Article published: Wednesday, October 16th 2013
A petition to ban plastic bags in the Manchester area has been launched this month.
Nick Clegg has announced that legislation for a 5p charge for plastic bags is to be introduced after the 2015 election. His announcement follows similar legislation in Northern Ireland and Wales, alongside Scotland from October next year. The Republic of Ireland has successfully established legislation for more than ten years, as have other countries around the world.
In Manchester, there was a pilot for a boycott of single-use plastic bags across Chorlton in 2007 and 2008. The campaign, run by residents and shop owners from the group Sustainable Chorlton, could not persuade 25 of the 40 targeted local traders to take part, some of whom “expressed concern that they would lose custom if they banned plastic bags”. Others supported the cause but felt “constrained by the economic cost of providing alternatives (10p) to plastic bags (1p)”. In its conclusion the report favoured “a city-wide campaign to promote reusable bags” to stem the production of “over 85 million plastic bags […] issued to Manchester residents each year”.
Clegg’s proposed 5p charge only applies to “supermarkets and larger stores”, which would mean many of those Chorlton traders approached in 2007 would be exempt, as would similar businesses across the city, and indeed the country.
Camilo Melara, a member of The 8th Day Co-operative, sees the proposed levy as half-hearted and is currently leading a campaign to implement a ban on the bags across the Manchester area. “Everyone still demands plastic bags like they’re part of their human rights or something. I think we need to put breaks in the consumerist culture in different areas, but plastics bags could be the first step – after that, you can talk about plastic bottles, for instance,” he says.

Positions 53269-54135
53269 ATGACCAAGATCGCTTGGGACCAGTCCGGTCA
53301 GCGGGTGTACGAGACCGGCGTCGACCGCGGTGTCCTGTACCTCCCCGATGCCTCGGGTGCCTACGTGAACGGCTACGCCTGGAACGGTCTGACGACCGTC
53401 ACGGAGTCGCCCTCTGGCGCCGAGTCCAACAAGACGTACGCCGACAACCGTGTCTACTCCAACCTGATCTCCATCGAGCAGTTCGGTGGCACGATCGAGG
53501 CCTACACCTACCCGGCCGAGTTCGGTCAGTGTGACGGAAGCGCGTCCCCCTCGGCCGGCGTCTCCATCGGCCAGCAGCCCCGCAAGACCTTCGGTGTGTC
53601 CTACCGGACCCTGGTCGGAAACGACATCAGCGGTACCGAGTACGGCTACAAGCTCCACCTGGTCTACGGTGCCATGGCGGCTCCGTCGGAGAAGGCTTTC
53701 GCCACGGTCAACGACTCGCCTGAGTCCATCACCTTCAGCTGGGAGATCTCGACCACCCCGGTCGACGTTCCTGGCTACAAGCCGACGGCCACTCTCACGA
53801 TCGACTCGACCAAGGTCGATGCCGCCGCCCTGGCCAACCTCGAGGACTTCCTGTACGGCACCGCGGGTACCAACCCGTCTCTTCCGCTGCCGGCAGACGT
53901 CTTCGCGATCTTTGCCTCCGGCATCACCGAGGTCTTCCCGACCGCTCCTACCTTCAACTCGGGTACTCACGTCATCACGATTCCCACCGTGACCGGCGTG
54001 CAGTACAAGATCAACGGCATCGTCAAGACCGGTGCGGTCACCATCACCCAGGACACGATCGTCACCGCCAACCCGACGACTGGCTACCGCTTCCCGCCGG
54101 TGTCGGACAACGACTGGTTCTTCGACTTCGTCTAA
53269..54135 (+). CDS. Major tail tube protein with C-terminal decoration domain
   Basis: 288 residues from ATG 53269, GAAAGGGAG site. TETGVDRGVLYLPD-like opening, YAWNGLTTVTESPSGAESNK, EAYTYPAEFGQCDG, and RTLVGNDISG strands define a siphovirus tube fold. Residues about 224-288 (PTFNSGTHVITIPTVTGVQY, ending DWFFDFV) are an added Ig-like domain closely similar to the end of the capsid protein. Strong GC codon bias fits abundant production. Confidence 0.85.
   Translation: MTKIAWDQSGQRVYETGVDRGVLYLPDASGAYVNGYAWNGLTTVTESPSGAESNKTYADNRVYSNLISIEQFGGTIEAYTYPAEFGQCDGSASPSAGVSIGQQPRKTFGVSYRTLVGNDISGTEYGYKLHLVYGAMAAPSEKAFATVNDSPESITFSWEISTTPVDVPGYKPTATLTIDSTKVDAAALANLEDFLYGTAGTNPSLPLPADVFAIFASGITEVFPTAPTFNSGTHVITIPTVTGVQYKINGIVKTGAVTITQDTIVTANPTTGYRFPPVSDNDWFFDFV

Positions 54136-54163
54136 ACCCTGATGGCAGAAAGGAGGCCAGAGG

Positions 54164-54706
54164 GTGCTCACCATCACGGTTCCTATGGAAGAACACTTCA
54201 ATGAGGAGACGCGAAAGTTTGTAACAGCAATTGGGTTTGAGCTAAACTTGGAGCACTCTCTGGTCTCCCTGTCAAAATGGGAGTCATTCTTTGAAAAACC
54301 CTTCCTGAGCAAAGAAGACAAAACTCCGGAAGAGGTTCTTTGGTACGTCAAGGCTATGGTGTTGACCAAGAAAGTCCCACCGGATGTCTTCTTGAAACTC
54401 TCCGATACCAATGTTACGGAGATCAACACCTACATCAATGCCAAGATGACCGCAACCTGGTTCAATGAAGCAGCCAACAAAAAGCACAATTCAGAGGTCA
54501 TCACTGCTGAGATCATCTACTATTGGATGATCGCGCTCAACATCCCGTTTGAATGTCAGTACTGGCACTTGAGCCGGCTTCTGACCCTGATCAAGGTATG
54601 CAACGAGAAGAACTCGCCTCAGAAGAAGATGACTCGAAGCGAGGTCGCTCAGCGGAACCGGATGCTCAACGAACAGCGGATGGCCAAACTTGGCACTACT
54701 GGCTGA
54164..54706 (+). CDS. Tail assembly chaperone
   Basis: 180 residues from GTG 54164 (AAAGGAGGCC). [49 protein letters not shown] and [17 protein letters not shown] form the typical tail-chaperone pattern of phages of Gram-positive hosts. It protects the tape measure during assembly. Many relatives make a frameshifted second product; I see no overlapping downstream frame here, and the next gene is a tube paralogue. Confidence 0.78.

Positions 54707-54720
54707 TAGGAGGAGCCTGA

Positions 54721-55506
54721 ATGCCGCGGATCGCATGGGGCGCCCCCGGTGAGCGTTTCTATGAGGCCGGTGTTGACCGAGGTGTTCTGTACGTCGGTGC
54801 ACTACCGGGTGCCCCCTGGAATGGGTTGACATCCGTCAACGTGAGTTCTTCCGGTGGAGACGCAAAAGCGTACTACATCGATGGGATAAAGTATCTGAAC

For Melara, there are three main challenges for his campaign – to convince consumers, retailers and the council. So far he has encountered responses from a council official that lament the layers of red tape preventing such legislation. He is not alone though, as others are starting to pledge their support. “What we are trying to do is to approach very symbolic institutions in Manchester. At the moment the environmental offices of the two universities are on board and then we’re going to try to attract other co-operatives to also work on the campaign. We’re going to have to do a lot of lobbying, but we’re supposed to have councillors representing the cooperatives movement, so they should do something for us as well.”
To help win hearts and minds, he has arranged screenings of the 2010 documentary film ‘Bag It’, which highlights the effects that plastic bags have on the environment before presenting the environmental impact of plastics generally, both on human beings and wildlife. It reveals a proliferation of the oil-based material even where unnecessary, such as on screw-top juice carton lids. The film also illustrates the desire for plastics manufacturers to fight their corner and retain the current trend by ploughing money into anti-tax or ban campaigns. The American Chemistry Council, a trade association representing US chemical companies, spent around $1.4 million on a 2009 campaign against the introduction of a plastic bag levy. The pro-tax environmental groups supported their campaign with about $65,000.
The last year has seen a re-emergence of high-profile protests against fracking, fossil fuels and global warming, many with the involvement of Manchester activists through groups like No Dash For Gas. But Melara says campaigning in Manchester has been “very quiet” by comparison with previous times – perhaps “related to so many defeats” – and hopes that the plastic bag campaign can also help spark a revival. “We could create a really good network, and if we achieve something at the end then people can get inspired to do something else – other more radical campaigns, hopefully.”
‘Bag It’ will be screened at the Manchester MULE ‘Friends of MULE’ fundraiser gig on 26th October at Pop Up Bikes on the Red Bank Arches – next to the new NOMA building. For more info click here. To sign the petition click here, or to get involved, contact Camilo via firstname.lastname@example.org.
An edit of this article appears in issue 7 of Now Then magazine.
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